Armenian Culture, Science and Education Development Foundation

Rostom Voskanian Retrospective Exhibit Draws Large Crowd


LOS ANGELES—Armenia School Foundation USA, the Armenian Cultural Ararat Organization 70th Celebrations Arts Committee, and the Melik Voskanian Foundation joined together to pay tribute, honor and celebrate the precious life and works of renowned architect and artist, Rostom Voskanian.

The tribute and art exhibition was held at the Homenetmen Glendale Ärarat Chapter on Saturday, October 25, and continued through Sunday, October 26. More than 400 people visited the exhibition hall, which was meticulously envisioned and designed by Alek Zarifian, after the Holy Cross Chapel, a unique work of art created by Voskanian in 1987 in Tehran, Iran, on Ararat’s stadium ground. Three banners, Rostom’s portrait, Ararat Marzavan, and St Cross Chapel were the focal points of the exhibition hall. The gallery was showcasing a variety of original paintings and sculptures, selected and donated by Roubik and Aida Voskanian.

Annette Kiureghian, ASF board member and event coordinator for the art exhibition, opened the ceremony with a speech welcoming the attendees, as well as a brief presentation of the three organizations, and their united mission. An informative introduction of Rostom’s life and biography was also presented.

Rostom’s recently published book ceremony was introduced by Lilit Baghdassarian, and officiated by Rev. Father Komitas Torosian. Members of the Voskanian and Zarifian Families, along with co- authors, Zareh Arevshatian and Armen Baghdasarian were in attendance.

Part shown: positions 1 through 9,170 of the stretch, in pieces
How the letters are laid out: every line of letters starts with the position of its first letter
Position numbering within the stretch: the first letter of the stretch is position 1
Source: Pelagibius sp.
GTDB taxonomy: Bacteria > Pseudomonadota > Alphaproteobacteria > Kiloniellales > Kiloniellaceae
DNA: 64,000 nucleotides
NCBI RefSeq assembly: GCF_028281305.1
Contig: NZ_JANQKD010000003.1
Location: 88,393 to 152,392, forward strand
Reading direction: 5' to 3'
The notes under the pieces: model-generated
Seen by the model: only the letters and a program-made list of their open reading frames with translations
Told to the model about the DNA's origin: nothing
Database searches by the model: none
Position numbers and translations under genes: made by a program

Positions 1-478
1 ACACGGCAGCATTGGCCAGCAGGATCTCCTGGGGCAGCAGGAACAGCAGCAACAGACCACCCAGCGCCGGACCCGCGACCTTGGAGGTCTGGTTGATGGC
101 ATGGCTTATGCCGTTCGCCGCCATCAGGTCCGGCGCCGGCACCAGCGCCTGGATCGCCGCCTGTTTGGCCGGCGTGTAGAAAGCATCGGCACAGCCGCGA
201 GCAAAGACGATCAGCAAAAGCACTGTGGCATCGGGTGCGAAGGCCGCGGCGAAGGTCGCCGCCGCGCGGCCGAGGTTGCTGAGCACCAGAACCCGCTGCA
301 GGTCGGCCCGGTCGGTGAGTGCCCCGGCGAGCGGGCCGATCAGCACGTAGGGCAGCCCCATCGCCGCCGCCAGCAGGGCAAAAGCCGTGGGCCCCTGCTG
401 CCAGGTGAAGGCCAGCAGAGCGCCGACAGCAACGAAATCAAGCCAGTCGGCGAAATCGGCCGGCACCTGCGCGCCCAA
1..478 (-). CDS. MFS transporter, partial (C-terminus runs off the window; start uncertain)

One of the highlights of the evening was an interesting presentation by Professor Talinn Grigor, an Architectural Historian and a distinguished author who teaches at Brandies University in Boston, Massachusetts. Professor Grigor had prepared an in-depth video presentation of Rostom’s life and career, focusing on his main architectural masterpieces, his beliefs and convictions.

Voskanian was a well-known architect, painter and sculptor, as well as a true patriot and social activist. He was very much loved and honored by family, friends, students and colleagues. Rostom was a visionary artist, a caring teacher, who was both modest and genuine. He fostered creativity in those under his tutelage. Rostom never forgot his roots, hence his wish to help children and the Armenian community through the proceeds of his longtime work. In 2011, he donated over 2,000 items from his antique collection to the National History Museum of Yerevan. On August 11, 2013, he succumbed to Leukemia. Although greatly missed, his spirit remains with us through his work and art for generations to come.

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